Cronycle’s Crystals are a great way to exchange and grow knowledge within organizations, in a trusted team. Cronycle empowers its users to keep up with fast-changing business environments, whilst continuously developing knowledge and fostering team collaboration. This post describes the value, audience, content and usage of Crystals on boards and how it can mobilize teams.
Why use Crystals to grow knowledge? (and who can do so)
Constant learning is recognized as a key to success in today’s fast changing world. Whilst this may be going well for many individuals, it is significantly harder for organizations. That’s not surprising when considering this definition of “learning organizations”:
“A learning organization is an organization skilled at creating, acquiring, and transferring knowledge, and at modifying its behavior to reflect new knowledge and insights.”David A. Garvin on HBR
Throughout all its steps, collective learning requires better flows of information and general mobilization. Unfortunately, we know from studies (such as this one) that knowledge is often hidden. This is particularly the case if there is a lack of trust between members of this sharing space. This is where many corporate social networks fail. Trusted environments need to be small cells, as described by John Hagel:
“If we are talking about learning in the form of creating new knowledge, deep trust-based relationships are really important. Because that kind of learning involves a lot of failure. And I’m going to be much more willing to fail if I’m in a group that I really trust, versus a group that is maybe out to get me. So, coming together in those small work groups is absolutely critical to accelerating learning. (…) the unit is 5 to 15 people.”John Hagel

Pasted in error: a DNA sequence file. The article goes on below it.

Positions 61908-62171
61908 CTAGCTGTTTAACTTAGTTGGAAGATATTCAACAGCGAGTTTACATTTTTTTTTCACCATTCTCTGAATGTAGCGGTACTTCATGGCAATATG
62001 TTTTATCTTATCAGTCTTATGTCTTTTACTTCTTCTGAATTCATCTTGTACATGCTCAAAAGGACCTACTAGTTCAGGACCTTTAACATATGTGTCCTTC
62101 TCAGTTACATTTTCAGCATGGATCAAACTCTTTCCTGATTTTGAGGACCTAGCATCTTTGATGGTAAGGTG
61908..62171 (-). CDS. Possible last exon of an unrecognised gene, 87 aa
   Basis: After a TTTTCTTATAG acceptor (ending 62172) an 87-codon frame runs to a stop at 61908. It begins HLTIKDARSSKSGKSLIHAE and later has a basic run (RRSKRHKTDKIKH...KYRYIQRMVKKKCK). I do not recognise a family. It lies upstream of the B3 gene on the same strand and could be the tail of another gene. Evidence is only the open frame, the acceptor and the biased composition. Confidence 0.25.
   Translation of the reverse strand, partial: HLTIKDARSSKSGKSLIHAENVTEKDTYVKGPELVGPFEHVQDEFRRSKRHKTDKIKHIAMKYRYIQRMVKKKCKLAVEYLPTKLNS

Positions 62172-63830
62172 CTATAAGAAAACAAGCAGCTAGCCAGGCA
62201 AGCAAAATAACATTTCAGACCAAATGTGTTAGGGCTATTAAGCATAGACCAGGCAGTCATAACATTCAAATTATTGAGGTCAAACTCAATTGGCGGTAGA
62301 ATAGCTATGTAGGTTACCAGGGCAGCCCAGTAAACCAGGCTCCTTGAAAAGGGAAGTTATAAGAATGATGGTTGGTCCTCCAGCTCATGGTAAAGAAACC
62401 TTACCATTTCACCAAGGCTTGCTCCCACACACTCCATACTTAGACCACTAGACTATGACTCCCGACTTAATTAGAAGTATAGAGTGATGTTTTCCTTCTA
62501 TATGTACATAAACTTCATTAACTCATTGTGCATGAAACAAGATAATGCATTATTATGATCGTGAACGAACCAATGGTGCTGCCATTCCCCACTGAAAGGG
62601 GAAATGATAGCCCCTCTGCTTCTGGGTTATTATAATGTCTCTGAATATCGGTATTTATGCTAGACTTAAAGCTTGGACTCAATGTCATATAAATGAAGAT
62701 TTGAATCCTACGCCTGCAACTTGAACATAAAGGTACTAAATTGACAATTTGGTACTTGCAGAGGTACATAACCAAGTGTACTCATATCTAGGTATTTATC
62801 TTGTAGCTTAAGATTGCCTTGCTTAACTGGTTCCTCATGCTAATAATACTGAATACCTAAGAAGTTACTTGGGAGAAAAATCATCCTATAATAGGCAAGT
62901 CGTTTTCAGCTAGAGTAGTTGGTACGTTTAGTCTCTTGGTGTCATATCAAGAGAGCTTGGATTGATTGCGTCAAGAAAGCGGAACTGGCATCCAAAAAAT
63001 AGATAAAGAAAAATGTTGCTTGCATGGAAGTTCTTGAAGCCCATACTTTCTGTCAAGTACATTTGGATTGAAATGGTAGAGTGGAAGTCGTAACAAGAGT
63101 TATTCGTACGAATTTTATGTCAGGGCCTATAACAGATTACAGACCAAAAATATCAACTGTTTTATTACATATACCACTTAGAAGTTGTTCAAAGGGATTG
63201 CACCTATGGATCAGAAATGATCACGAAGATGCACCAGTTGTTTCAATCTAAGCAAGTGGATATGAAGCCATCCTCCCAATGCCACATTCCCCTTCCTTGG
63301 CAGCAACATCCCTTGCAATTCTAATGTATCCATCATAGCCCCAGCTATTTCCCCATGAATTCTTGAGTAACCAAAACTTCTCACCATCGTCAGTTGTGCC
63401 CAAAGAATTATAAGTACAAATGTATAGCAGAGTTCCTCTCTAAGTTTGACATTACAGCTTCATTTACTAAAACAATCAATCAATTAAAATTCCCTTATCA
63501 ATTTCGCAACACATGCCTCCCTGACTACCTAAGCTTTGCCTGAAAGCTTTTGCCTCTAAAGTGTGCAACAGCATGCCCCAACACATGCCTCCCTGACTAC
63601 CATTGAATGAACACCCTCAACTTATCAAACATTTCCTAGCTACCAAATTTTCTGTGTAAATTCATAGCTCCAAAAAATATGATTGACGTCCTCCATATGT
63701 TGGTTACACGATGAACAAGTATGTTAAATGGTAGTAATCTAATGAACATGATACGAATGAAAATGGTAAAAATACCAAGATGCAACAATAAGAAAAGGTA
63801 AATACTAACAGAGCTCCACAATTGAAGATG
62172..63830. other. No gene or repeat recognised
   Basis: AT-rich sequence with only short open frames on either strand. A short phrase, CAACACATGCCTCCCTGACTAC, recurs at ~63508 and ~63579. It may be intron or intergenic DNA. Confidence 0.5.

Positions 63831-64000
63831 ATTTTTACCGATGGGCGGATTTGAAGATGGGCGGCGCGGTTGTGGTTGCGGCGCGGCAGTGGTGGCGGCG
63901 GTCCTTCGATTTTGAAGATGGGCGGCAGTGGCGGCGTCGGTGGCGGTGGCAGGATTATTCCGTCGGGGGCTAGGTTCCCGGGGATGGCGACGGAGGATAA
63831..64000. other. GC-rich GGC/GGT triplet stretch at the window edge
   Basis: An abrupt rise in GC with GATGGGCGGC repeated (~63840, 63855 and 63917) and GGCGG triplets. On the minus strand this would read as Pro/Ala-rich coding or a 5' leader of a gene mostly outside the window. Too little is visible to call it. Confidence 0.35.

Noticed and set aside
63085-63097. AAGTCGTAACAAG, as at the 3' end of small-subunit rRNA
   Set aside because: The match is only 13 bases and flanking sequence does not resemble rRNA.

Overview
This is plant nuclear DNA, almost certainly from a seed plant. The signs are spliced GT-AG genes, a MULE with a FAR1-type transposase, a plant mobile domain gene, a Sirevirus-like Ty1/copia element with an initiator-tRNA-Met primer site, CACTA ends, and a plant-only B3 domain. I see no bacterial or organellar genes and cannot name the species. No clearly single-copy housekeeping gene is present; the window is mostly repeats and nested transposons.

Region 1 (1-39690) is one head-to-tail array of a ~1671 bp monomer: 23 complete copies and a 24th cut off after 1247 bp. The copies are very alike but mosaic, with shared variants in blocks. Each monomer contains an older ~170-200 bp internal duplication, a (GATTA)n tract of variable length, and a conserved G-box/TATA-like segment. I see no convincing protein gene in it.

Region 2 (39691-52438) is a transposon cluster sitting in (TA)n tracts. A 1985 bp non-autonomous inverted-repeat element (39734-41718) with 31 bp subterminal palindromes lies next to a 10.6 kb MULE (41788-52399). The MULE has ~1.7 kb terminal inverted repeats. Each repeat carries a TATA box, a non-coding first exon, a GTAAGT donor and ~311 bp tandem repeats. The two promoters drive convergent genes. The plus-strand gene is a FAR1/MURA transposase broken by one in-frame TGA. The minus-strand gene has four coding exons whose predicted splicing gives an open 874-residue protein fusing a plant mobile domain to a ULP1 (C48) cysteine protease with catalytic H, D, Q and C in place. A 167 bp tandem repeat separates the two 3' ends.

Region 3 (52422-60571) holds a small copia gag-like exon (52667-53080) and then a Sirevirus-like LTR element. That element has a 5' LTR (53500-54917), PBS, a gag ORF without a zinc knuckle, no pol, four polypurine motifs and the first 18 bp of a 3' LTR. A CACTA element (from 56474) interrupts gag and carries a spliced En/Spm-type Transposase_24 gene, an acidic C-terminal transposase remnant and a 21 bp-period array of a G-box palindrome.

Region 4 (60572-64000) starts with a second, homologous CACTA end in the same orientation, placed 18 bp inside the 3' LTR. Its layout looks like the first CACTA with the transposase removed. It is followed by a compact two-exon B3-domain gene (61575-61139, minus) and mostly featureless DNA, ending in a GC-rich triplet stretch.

This is why we decided to create Crystals on Cronycle boards. They enable teams to mobilize and grow knowledge. Also, boards enable sharing to larger audiences in a controlled manner.
What are Crystals, and what knowledge can they contain?
Our boards are safe places where ad hoc or permanent teams congregate to collectively collect, enrich and filter information. Now, with Crystals, you can also ask questions, hold discussions, answer and help each other. Crystals are the perfect way for teams to explore difficult subject matters, dare to express their lack of knowledge, or answer to a complex problem – ultimately growing shared knowledge.
As the name suggests, a Crystal results from a transformation process – where knowledge crystallizes. The process starts from an initial statement or question, followed by the addition of raw and incomplete information from different contributors. By discussing this information, a small group can assemble, create and capture new knowledge. However, a crystal is fragile, it does require great care from the contributors to fully form (and not melt away).
So we designed crystals primarily as discussions. This format is important to gather information from multiple perspectives, without the writer’s blank page effect one may have on wikis. We even know that individuals share knowledge more easily when they enjoy the sharing process. And people love conversations.